arose from the passivity and even

impotance of the Light, the good force

in the Manichean system. In both the cosmos and the individualhuman

being, the Light was unable to withstand or overcome the power of Darkness.This contradicted religious beliefs which Augustine never really abandoned:that God was all-powerful and exercised governance over the

world. Yet Augustine himself could find no way

divine power and presence were not limited by

to understandhow the

the existence of evil in the

world. He thought of good and evil in the Manicheanmanner, as different

kinds of material being, as bodies

which occupied and fought in space.

all-present as a kind of medium,or

Thus evil either existed within a God,

evil excluded the divine presence from the space it occupied, limiting it to

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anotherrealm. Similarly, a God who

was the all-powerful creatorand ruler

of the worldwould have the power and will to

destroy evil root and branch,

challenged

then replace it with a good reality. The very existence of evil

the notion of an all-powerful and present God (Conf. 5.10.19-20, 7.1.2,

7.5.7).

Through his contact with Ambrose, the

bishop of Milan, Augustine

discoveredthat the Catholic church, in which he had been raised,

taught

that God is not a body spatially extendedin the world (Conf.6.3.4). Evil, he was told, is an individual'sbad choice or the punishment sufferedfor having made such a choice. In the Catholic view, then, evil is not an

independenttype of being but either

a

certainkind of activity on

the part

of a creatureor God's just

ruling of its

perpetrator(7.3.5).

Yet he

was not

able to understandthis. Because he could not conceive of a nommaterial,

nonspatial reality, he could not understandGod's

presence

and

gover-

nance. Only later, through reading some of the treatises of the third-

century philosopher Plotinus, was Augustine able to come to a new understanding of truthor wisdom and thus of evil (5.14.25, 7.5.7, 7.1.1-2). A process of intellectual introspection, underthe guidance of Platonic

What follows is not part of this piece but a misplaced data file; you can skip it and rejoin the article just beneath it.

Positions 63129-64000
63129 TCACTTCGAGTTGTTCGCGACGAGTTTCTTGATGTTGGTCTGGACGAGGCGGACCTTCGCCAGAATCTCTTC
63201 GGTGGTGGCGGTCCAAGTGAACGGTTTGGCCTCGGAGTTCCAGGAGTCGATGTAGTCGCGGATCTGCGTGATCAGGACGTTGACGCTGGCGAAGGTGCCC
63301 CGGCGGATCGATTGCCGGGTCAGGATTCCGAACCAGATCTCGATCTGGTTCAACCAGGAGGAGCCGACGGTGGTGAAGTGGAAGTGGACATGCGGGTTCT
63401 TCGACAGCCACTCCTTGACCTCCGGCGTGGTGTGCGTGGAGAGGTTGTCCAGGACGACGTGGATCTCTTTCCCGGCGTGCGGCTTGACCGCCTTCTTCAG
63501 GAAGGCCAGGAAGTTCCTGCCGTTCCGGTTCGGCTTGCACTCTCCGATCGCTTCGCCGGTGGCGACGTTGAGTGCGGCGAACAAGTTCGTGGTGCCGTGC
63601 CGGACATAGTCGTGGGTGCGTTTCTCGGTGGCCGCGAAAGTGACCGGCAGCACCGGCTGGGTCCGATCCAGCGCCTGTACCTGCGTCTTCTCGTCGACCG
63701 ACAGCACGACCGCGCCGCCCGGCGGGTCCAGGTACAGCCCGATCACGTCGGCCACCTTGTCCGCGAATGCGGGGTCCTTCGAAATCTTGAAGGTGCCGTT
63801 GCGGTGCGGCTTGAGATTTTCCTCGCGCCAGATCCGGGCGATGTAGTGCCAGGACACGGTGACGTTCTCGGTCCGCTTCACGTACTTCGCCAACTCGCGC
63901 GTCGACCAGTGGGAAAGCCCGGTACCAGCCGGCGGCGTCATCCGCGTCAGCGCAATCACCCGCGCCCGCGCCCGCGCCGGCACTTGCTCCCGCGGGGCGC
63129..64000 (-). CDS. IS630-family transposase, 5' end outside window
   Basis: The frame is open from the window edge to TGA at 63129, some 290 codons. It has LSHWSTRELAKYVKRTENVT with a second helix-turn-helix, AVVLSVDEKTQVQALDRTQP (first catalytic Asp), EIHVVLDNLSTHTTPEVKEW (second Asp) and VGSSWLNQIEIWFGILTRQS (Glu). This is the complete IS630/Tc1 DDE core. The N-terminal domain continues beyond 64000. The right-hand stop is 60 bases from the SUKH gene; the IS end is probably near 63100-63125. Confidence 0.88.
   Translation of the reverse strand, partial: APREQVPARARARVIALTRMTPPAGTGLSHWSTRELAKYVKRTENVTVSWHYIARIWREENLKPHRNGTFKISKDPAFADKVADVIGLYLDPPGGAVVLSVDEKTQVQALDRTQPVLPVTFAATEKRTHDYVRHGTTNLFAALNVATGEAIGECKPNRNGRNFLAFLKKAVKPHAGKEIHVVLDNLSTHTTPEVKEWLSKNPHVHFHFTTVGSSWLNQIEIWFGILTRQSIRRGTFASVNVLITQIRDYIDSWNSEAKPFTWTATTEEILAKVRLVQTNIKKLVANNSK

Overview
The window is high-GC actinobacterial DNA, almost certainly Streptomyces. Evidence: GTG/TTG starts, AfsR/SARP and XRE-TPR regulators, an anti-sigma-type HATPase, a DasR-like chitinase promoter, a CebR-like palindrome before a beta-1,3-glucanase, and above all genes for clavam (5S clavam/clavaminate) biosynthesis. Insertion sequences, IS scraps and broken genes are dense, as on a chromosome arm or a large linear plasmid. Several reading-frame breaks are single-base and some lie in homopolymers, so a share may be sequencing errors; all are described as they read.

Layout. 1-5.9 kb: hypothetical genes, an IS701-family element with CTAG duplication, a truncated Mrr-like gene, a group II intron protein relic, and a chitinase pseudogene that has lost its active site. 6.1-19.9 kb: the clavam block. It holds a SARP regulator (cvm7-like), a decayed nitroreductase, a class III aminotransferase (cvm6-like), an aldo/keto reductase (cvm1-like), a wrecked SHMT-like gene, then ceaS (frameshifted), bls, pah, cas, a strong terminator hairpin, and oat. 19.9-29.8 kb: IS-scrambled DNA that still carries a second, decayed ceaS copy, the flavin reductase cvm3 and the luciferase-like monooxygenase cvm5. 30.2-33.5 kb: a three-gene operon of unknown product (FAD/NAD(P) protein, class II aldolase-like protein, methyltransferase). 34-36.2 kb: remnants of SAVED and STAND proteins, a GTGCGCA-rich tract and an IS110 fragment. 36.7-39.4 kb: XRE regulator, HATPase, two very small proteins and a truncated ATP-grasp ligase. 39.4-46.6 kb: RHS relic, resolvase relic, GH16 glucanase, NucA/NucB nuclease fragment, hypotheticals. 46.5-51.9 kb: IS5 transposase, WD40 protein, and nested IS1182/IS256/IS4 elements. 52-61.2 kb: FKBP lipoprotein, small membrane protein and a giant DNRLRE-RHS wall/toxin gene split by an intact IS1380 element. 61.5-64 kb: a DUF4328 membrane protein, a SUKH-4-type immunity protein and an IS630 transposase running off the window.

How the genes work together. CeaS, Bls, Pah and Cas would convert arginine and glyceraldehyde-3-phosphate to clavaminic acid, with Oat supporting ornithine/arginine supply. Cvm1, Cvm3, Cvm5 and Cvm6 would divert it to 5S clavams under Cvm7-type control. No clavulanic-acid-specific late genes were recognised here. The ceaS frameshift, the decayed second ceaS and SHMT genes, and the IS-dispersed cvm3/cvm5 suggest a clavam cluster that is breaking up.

philosophy, enabled Augustine to perceive unchangingprinciples

govern the existence

which

and operation of material beings. In these principles,

unchangeable, nonextendedand nonspatial form

he recognizedTruth, an

of being which is everywherepresent and operative,governing and reg-

ulating both the changing humanmind

and bodily realities.The

principles

of meterwhich make poetry pleasing to the

ear, like the proportions which

make certain shapes pleasant to the eye, for the sounds and shapes whose structure they

example, are more real than

provide.Indeed,

the

princi-

ples of art are more perfect than the mindand the senses which are guided

by

them in forming and recognizing beautifulverses and bodies. On the

basis of their mode of existence and operation, he identifiedthese

ples as a portion of the

princi-

divine Truthwhich exists unchangeable and eternal

and which governs or regulates all the operations of creatures (Conf 7.10.16, 7.17.23; De div. quaest. 54).

Through this insight into the reality of unchanging and unchangeable

truth, Augustine reached an understanding of evil as the corruption of

changeablebeing, through which

lished for its naturein the

it

falls away from the perfection estab-

unchangingprinciples. Clearly, such corruption

cannot exist in itself but occurs only in a naturewhich continues to exist,

though in a reducedor limitedmanner. For if a

be

would perish

changeablebeing were to

completelycorrupted, it would simply cease to exist and its corruption

with it. Thus he concludedthat the Manicheannotion of evil

as an independent kind of reality,powerfully opposed to the divine, was

impossible. To the degree that a being from God; to the extent that it fails in

does exist

and act, its reality derives

operation, it

being and falls short in

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is evil. He perceived, moreover, that God is present to changeablebeings not spatially but by governing their being and operation through the unchangingprinciples. The corruption which affects the beings can, then, neithercontaminate the divine reality nor disrupt the truth through which God rules the world (Conf. 7.11.17-7.12.18; De lib. arb. 3.13.36-38; De

div. quaest. 30). On the basis of this

understanding of the divine governing

of the

material world, Augustine was able to develop an understanding of the

orderof generation and corruption in living

bodies, the realmin which the

Manicheeslocated evil and its operations.First, he noted that the orderof

the universe requires a variety of kinds of

beings, differing in their degrees

of perfection. The moon does not shine with the splendor of the sun; the